The key features of the transitional arrangements are as follows:

  • State awards and state agreements will be preserved as federal instruments in the same terms as the state instrument. These will be known as division 2B state awards and division 2B state employment agreements.
  • Division 2B state awards and state employment agreements will operate on a ‘no detriment’ basis with the National Employment Standards and the national minimum wage order.
  • A division 2B state award (other than a division 2B state enterprise award) will continue to apply as a federal instrument for a period of 12 months from referral commencement. After that time, a relevant modern award will cover the relevant employees and employers.
  • During the 12-month period, Fair Work Australia will be required to consider whether a modern award should be varied to provide appropriate transitional arrangements for incoming state employees and employers.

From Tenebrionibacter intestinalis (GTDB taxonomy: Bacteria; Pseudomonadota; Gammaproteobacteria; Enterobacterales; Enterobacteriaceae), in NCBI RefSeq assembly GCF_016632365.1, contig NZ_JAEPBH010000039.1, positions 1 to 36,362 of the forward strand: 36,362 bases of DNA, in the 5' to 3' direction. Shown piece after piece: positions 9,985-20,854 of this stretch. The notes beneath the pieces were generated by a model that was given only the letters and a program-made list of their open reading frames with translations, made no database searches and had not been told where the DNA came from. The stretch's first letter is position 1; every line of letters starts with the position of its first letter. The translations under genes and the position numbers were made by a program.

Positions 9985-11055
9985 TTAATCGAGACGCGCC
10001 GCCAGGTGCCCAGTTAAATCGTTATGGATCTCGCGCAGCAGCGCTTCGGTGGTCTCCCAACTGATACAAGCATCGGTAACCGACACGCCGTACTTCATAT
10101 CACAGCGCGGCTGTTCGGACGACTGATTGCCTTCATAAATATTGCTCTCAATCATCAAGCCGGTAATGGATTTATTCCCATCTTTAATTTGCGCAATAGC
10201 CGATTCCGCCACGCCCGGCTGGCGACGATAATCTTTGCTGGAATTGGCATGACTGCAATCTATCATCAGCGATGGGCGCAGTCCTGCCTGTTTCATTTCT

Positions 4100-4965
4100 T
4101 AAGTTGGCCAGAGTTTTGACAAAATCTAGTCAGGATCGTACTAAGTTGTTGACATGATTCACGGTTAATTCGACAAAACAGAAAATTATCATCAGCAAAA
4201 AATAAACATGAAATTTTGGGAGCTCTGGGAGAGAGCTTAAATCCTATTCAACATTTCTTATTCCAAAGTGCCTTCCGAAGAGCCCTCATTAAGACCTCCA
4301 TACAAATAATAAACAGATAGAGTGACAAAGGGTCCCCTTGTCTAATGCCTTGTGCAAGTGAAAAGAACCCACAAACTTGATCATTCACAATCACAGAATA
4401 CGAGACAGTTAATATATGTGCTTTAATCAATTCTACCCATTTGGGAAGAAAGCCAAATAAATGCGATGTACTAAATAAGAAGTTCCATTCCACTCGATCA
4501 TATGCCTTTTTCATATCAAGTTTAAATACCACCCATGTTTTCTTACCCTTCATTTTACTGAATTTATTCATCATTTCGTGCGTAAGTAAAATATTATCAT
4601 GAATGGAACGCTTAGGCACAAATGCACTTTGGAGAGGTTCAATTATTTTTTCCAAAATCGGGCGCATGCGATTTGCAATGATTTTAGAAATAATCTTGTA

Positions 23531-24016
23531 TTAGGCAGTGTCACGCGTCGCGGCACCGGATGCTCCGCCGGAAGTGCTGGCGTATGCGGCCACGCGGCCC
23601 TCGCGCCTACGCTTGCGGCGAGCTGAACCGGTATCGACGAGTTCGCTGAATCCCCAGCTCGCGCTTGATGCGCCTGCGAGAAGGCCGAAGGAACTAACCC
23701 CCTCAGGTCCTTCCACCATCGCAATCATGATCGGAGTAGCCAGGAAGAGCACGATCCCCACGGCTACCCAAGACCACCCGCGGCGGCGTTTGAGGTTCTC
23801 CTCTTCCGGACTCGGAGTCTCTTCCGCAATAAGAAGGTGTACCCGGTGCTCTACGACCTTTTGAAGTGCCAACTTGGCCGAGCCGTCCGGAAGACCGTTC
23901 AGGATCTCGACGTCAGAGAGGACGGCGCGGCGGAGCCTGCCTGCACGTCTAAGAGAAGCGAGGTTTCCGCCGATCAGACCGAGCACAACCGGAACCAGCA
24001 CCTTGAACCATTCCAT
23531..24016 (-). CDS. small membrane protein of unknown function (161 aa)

• Further, Fair Work Australia will be able to make remedial take-home pay orders where the take-home pay of one or more employees is reduced as a result of movement to the modern award.
  • A division 2B state employment agreement will continue to operate as a federal instrument until replaced at any time by a new enterprise agreement under the Fair Work Act or terminated in accordance with the provisions of the bill.
  • This bill provides a model dispute resolution clause to be prescribed by the regulations which applies in relation to division 2B state awards. Dispute resolution terms in state employment agreements will continue as terms of the division 2B state employment agreements derived from them.
  • The new transfer of business rules in the Fair Work Act will apply to transfers that occur on or after the referral commencement. Division 2B state instruments will be transferable instruments for the purposes of the Fair Work Act transfer of business provisions.